One school of historical thought, generally – though not exclusively – associated with Marx, is called historical materialism. In short, historical materialism holds that history always arises specifically from the economic structure of society: who controls what, how the means of production are worked, how they produce things, and so on.
I’m not sure I’d call myself a Marxist, and strict historical materialism is a very imperfect tool. However, using a less dogmatic version of the idea as a lens through which to examine history can be useful, and that’s how I’d like to look at Moore’s law.
Tick, tock, tick, tock…
By the mid 90s at the very latest, the culture of the software industry was leaking out into the wider world in a serious way. By the 2000s, we were a serious cultural and political power. By the 2010s, we were the cultural and political power. As of writing, the top 5 largest companies on the planet by market cap are all tech companies..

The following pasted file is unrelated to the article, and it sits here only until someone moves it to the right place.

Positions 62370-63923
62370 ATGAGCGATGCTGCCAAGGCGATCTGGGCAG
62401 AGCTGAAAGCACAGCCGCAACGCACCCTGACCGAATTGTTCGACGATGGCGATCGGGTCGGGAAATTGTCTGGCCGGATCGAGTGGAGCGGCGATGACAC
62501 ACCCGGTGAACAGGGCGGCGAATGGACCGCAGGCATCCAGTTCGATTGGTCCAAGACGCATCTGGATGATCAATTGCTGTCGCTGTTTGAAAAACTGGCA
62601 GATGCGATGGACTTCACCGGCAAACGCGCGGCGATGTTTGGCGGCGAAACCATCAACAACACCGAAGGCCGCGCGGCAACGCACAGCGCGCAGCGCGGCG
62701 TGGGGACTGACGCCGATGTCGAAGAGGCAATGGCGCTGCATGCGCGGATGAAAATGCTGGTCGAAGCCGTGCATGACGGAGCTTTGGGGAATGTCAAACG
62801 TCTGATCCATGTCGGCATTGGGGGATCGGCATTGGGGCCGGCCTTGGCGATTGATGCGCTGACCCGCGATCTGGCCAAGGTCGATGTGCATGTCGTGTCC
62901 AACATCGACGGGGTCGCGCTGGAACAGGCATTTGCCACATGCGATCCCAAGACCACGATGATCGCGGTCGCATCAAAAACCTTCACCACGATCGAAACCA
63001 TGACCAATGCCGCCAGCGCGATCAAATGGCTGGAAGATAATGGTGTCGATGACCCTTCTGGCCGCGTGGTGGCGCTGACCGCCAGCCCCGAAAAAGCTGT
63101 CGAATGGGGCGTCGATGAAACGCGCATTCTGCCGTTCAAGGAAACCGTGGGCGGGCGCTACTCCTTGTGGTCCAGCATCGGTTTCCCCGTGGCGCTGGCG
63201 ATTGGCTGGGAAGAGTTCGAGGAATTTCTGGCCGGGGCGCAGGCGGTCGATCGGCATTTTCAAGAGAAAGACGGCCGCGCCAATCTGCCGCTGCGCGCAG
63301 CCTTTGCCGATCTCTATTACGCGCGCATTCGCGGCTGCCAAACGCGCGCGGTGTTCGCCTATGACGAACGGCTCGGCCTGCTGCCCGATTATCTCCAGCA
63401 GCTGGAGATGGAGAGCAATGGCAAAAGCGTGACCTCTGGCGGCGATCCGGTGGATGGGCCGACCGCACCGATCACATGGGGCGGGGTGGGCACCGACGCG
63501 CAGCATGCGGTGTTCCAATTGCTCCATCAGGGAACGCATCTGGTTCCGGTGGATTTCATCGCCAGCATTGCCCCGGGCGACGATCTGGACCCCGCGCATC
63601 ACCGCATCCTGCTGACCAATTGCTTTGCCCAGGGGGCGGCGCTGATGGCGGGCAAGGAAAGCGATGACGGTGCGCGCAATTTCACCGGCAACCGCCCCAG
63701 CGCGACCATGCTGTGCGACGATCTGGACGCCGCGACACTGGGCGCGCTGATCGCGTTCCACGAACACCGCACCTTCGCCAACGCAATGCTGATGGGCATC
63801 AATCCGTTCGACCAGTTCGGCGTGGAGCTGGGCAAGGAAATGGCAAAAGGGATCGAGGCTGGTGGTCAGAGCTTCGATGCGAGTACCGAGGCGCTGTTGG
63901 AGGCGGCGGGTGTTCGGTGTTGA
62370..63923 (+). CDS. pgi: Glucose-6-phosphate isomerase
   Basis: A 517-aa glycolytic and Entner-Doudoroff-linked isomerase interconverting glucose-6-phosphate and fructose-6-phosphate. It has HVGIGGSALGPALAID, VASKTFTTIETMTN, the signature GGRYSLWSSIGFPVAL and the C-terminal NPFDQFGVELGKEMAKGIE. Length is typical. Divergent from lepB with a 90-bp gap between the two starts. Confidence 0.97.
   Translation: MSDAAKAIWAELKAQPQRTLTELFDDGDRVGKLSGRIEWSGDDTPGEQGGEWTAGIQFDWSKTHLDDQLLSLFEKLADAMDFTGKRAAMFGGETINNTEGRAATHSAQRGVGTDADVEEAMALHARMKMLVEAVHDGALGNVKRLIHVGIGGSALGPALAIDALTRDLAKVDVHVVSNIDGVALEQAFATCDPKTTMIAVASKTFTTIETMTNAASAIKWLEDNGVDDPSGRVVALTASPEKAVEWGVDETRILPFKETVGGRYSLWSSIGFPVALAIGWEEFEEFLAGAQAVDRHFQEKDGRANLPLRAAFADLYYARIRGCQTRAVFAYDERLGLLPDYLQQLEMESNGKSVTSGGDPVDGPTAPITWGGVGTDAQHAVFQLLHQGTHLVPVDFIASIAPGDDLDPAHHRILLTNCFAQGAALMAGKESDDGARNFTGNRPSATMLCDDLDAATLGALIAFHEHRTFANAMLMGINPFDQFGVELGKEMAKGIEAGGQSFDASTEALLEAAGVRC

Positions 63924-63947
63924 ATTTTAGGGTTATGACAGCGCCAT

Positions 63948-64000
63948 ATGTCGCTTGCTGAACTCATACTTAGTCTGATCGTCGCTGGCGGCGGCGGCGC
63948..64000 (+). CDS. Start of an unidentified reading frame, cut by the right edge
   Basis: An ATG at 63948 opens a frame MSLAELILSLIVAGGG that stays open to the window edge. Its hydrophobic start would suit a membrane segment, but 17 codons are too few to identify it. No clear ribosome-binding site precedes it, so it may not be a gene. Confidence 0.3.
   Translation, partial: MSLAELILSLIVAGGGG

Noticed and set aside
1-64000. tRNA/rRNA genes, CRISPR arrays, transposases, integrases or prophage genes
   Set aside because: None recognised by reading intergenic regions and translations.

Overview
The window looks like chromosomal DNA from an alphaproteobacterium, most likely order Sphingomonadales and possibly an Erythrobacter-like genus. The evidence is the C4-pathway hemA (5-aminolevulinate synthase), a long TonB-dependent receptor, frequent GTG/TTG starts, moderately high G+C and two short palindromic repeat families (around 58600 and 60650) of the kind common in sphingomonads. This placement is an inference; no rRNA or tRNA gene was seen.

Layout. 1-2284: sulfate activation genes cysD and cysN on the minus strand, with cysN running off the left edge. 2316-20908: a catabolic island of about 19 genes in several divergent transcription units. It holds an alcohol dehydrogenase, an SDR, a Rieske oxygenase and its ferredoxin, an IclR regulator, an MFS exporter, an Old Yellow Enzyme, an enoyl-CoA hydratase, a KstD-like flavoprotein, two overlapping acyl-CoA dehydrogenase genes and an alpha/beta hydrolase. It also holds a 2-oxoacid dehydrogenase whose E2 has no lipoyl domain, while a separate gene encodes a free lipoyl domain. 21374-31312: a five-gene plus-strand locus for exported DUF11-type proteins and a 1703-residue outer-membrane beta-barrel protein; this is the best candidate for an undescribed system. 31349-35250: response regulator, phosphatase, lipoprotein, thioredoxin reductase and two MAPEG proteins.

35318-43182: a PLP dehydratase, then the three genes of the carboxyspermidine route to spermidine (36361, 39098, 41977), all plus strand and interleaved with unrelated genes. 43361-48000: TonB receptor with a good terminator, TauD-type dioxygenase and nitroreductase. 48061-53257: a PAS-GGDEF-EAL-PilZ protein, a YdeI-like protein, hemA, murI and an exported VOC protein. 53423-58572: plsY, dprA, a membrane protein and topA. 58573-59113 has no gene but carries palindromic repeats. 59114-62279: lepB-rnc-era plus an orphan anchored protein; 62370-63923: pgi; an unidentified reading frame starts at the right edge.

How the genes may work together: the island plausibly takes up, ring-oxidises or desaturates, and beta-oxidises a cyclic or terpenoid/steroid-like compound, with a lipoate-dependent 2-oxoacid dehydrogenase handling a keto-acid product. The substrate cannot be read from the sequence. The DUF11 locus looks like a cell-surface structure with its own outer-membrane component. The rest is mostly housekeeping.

But in many ways, we were in the driver’s seat much earlier. Computing was being used to great effect by governments as far back as the 40s. Long before it was part of mainstream culture, elites and technocrats were very interested in computing’s potential applications. And it’s here, I think, that Moore’s law gave such a strong tailwind to neoliberal ideology.
The attitude in tech, exemplified by people like Paul Graham, has been that many problems will just be fixed by the inevitable forward progress of computing. “We shouldn’t have to worry about efficiency,” they believe, “because computers should just get fast enough that it doesn’t matter.” This mirrors a key failure of neoliberalism, the failure that the financial crisis of 2008 laid bare: after a while, you have to keep growing just to stay in place. The moment growth stops, everything falls apart because you’d just used that ever-upward line on a graph to plaster over the rot.